The approval of the New Urban Agenda (NUA), as a result of the Habitat III Conference (Quito, 2016), certainly represents an advance for the recognition of the right to the city by international organizations and countries. But this step alone is not enough to overcome the challenges that historically impose on the agenda of the right to the city. More than that, the process of elaborating the NUA made evident the limits and barriers of international negotiation and the divergent conceptions about the urban.

These topics were discussed in a debate promoted by the GPR2C and Pólis Institute in São Paulo, last May 29th, with the participation of Ana Falú (University of Córdoba), Lorena Zarate (Habitat International Coalition) and Nelson Saule Junior (Pólis Institute).

Although it brings important elements of the right to the city, especially in paragraphs 11 and 13 (equal enjoyment and use of cities; just and safe human settlements and cities; social and ecological function of land; gender equality etc.), some central components of this right were not recognized in the NUA.

One of the most obvious examples is the absence of any reference to democracy, a fundamental and inalienable value for cities to be truly fair. In countries that are subject to authoritarian regimes or, like Brazil, are experiencing serious political disruptions, life in cities is going worst. There must be a genuine commitment to democracy at the various scales of government (national, subnational and local), and also an enlargement of the idea of citizenship and participation, valuing more horizontal and transparent processes.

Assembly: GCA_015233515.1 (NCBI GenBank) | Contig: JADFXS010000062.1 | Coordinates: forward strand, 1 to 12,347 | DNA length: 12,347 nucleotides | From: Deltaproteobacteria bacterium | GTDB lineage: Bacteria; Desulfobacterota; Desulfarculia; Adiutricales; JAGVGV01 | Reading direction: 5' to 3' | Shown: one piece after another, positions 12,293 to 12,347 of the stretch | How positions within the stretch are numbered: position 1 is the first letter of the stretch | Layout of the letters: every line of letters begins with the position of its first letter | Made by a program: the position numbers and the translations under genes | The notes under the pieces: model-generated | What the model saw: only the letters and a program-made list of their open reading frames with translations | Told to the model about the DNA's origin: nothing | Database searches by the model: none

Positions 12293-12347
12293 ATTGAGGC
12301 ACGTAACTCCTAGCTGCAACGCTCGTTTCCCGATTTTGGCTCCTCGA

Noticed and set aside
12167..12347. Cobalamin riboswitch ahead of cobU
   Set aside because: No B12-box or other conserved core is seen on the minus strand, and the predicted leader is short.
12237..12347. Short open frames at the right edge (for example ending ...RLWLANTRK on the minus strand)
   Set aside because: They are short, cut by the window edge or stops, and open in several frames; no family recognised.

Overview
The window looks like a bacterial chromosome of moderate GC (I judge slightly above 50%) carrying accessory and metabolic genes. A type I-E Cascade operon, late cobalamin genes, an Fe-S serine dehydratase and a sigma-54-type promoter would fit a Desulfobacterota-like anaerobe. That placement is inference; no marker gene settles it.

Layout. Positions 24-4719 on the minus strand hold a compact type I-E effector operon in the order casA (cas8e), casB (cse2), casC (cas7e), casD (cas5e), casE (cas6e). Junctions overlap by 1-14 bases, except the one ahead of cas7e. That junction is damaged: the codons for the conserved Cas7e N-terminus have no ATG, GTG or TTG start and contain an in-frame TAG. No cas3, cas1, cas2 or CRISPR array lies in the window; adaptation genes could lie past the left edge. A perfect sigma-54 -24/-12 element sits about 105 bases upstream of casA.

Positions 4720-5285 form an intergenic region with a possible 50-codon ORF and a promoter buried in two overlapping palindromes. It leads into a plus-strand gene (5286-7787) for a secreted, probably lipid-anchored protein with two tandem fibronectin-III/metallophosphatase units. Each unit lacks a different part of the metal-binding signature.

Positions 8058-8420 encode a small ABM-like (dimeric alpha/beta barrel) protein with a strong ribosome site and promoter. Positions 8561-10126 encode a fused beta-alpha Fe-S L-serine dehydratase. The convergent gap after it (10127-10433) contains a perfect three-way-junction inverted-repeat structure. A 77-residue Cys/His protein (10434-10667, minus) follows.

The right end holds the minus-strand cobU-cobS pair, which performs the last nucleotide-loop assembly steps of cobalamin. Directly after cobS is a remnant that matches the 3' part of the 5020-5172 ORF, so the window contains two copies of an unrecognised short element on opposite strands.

In a context of conservatism and setbacks in relation to human rights, with discriminatory practices against immigrants and refugees, the struggle for democratic values ​​is crucial.

Another component is the recognition of diversity and the right to identity in cities, which is distinct from simply stating “cities for all.” The differences of income and wealth do not fully explain the access or exclusion of people to the benefits generated by cities. Factors such as race, gender, sexual orientation, origin, among others, are structural of social relations that permeate the urban. It must be made clear that women, black people and transgender people, for example, are affected completely differently from urban policies.

Finally, we need to make progress in recognizing that cities are commons. There is a right to occupy and transform cities in favor of collective interests, surpassing values ​​of exchange and the commodification of the urban.

By Henrique Botelho Frota

Executive Secretary of the Brazilian Institute of Urban Law and member of Pólis Institute, organizations that are part of the Global Platform for the Right to the City (GPR2C).

* Para ver el video del evento, haga clic aquí.